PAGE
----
A Lost Travel Insurance Claim

We lost $6,000 under circumstances I am still not happy about
In Sept 2011, I made a travel insurance claim because I contracted a severe urinary infection which caused me to cancel a holiday the day before I was due to leave.
The insurance company denied my claim because my situation fell within their policy’s definition of a “Pre-existing Medical Condition”
I disputed their decision and eventually my dispute ended up with the Financial Ombudsman Service (FOS). They assessed my claim and sided with the insurance company.
Before I had taken out a travel insurance policy, my GP had referred me to a specialist because of the symptoms I was experiencing (urinary symptoms and rising PSA levels). My PSA levels are checked every year so this is a routine check. Shortly after my GP visit, I took out a travel insurance policy because I also had made some final payments for the holiday. I then saw the specialist, had a biopsy and contracted the urinary infection from the biopsy. Later, I was diagnosed with prostate cancer and had it removed.
My claim was denied because my situation fell within the insurance company policy definition of a “Pre-existing Medical Condition” because:

  • I had an ongoing medical condition, the symptoms of which I was aware of before the policy purchase.

  • I was also currently being investigated for a medical condition (urinary symptoms and rising PSA levels) before the policy purchase.

I disputed the insurance company’s decision because:

  • The cancellation was due to a urinary infection, not prostate cancer.

  • I was not aware that the symptoms I was experiencing meant that I had prostate cancer (it had not been diagnosed before the policy purchase).

  • I did not consider a referral by my GP as commencement of "the investigation of a medical condition". Investigation commenced as soon as I saw the specialist.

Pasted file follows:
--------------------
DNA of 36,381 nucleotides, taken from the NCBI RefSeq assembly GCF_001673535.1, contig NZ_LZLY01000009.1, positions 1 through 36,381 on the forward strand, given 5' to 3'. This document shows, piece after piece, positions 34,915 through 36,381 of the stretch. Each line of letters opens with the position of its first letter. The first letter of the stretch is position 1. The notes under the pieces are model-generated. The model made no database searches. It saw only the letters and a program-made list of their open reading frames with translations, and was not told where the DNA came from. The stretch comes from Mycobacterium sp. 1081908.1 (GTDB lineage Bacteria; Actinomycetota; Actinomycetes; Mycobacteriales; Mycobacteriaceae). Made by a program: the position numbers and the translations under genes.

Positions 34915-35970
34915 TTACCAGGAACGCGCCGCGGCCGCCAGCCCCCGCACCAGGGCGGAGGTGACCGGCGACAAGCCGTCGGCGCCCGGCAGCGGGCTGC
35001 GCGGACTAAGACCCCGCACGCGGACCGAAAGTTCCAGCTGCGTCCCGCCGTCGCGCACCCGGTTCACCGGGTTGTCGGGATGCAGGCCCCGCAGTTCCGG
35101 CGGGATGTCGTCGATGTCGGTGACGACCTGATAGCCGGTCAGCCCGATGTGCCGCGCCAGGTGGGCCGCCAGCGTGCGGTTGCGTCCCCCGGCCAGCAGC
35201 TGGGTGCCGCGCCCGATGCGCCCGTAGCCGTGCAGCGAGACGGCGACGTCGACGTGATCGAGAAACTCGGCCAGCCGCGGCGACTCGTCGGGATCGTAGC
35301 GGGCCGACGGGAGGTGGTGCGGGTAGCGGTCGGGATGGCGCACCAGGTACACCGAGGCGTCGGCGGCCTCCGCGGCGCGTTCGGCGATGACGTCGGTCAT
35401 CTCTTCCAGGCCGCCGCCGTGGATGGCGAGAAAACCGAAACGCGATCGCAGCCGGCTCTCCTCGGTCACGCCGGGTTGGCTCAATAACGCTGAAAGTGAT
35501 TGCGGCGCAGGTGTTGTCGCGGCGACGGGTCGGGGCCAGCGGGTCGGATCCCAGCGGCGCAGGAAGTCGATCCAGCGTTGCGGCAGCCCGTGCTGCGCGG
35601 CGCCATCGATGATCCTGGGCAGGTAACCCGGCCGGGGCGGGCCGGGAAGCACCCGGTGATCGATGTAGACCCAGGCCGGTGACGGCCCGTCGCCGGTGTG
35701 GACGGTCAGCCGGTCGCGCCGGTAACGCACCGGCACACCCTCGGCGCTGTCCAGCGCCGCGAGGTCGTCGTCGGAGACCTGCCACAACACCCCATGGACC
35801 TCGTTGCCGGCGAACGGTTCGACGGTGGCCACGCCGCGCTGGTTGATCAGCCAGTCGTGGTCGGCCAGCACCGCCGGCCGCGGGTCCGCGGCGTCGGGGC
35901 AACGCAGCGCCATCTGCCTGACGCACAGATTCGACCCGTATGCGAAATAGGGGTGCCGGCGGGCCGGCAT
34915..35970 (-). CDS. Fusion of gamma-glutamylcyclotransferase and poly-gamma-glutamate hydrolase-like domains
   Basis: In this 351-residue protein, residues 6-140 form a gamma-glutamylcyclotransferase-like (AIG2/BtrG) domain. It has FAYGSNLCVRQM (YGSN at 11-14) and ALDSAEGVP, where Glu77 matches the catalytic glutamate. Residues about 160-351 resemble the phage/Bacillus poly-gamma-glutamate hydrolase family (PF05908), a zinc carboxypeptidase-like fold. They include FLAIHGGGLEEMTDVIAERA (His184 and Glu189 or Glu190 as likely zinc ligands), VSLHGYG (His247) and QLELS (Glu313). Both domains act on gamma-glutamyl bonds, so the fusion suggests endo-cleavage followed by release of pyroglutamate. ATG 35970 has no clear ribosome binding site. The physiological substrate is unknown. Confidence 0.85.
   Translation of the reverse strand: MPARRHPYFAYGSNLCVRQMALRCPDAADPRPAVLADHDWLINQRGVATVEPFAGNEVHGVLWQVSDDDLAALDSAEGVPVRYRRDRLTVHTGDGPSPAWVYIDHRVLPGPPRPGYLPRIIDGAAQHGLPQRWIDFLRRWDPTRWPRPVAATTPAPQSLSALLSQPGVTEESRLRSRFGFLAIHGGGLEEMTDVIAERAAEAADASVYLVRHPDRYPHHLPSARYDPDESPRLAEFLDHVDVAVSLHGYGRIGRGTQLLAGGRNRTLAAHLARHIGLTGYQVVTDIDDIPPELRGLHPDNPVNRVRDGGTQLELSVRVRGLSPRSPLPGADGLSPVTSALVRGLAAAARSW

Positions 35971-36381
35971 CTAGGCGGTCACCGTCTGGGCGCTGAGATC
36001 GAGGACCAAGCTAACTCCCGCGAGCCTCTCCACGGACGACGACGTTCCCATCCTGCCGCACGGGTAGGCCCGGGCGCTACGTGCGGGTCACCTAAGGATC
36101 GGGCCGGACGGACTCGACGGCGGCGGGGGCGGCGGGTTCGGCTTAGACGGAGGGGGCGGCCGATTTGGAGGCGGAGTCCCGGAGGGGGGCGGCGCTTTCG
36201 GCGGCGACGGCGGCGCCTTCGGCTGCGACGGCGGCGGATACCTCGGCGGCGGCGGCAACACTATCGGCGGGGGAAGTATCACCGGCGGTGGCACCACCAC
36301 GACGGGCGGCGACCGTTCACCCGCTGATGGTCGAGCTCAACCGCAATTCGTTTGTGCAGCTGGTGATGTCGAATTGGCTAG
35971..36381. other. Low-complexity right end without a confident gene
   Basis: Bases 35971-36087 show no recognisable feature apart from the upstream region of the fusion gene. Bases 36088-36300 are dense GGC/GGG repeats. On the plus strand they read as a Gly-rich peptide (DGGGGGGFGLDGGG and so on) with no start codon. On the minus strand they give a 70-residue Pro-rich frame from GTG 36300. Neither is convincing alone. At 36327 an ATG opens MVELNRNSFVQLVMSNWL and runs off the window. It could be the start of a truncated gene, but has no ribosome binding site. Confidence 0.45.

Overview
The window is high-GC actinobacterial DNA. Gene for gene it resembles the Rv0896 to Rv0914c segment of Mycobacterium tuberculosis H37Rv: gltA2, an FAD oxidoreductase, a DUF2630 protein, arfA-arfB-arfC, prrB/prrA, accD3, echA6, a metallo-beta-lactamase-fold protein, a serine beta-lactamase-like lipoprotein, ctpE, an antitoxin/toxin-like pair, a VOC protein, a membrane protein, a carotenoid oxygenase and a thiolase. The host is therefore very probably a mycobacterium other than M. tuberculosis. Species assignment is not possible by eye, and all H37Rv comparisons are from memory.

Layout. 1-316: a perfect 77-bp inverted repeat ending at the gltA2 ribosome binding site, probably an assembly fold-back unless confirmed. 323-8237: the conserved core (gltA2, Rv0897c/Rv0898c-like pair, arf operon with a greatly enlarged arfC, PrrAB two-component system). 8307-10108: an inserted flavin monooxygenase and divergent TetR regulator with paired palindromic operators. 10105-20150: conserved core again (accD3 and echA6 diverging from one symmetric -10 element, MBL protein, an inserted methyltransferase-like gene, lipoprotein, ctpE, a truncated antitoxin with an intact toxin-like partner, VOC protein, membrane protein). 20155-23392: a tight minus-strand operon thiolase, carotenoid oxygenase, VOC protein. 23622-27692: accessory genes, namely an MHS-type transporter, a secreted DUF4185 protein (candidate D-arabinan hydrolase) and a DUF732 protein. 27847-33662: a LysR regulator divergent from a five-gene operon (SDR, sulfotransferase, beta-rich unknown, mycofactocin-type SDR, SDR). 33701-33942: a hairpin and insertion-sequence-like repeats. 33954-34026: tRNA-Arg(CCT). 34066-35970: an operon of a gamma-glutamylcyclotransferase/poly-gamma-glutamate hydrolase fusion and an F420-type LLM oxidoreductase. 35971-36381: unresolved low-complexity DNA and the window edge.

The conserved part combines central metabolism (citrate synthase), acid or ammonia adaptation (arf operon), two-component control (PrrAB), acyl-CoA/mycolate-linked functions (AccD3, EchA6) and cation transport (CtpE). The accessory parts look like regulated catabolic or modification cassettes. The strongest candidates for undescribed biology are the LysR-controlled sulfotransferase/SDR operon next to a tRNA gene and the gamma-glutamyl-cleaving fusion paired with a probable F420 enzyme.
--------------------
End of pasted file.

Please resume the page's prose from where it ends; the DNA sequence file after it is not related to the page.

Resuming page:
The FOS agreed with the insurance company because:

  • Even though my trip was cancelled because of an infection that developed following a biopsy, the infection was nonetheless connected to the symptoms I exhibited before the policy purchase and ultimately, the cancer. I would not have contracted the infection if I had not exhibited the symptoms (consistent with cancer) which necessitated the biopsy. The FOS told me that in law this is known as a "causal" relationship.

  • The FOS agreed that even though I was unaware that the symptoms I had were prostate cancer, they had issued a recent determination which dealt with the same argument and concluded that since I was aware of symptoms that could turn out to be definitive of the cancer, and it turns out to be true, the law could not assist me in the matter.

  • The FOS considered that the investigation of the medical condition commenced from the time my GP provided the referral to the specialist.

Insurance companies are very thorough and experienced in investigating travel insurance claims related to medical situations. They will request all faucets of information relating to your claim and if you refuse to provide it they will deny your claim. I had to provide a copy of my GP’s referral, my GP and specialist had to fill out forms and they requested hospital discharge papers. They even have their own doctor who assesses your claim.
The insurance did refund $2,000 towards the cost of my wife’s travel costs. We lost about $6,000.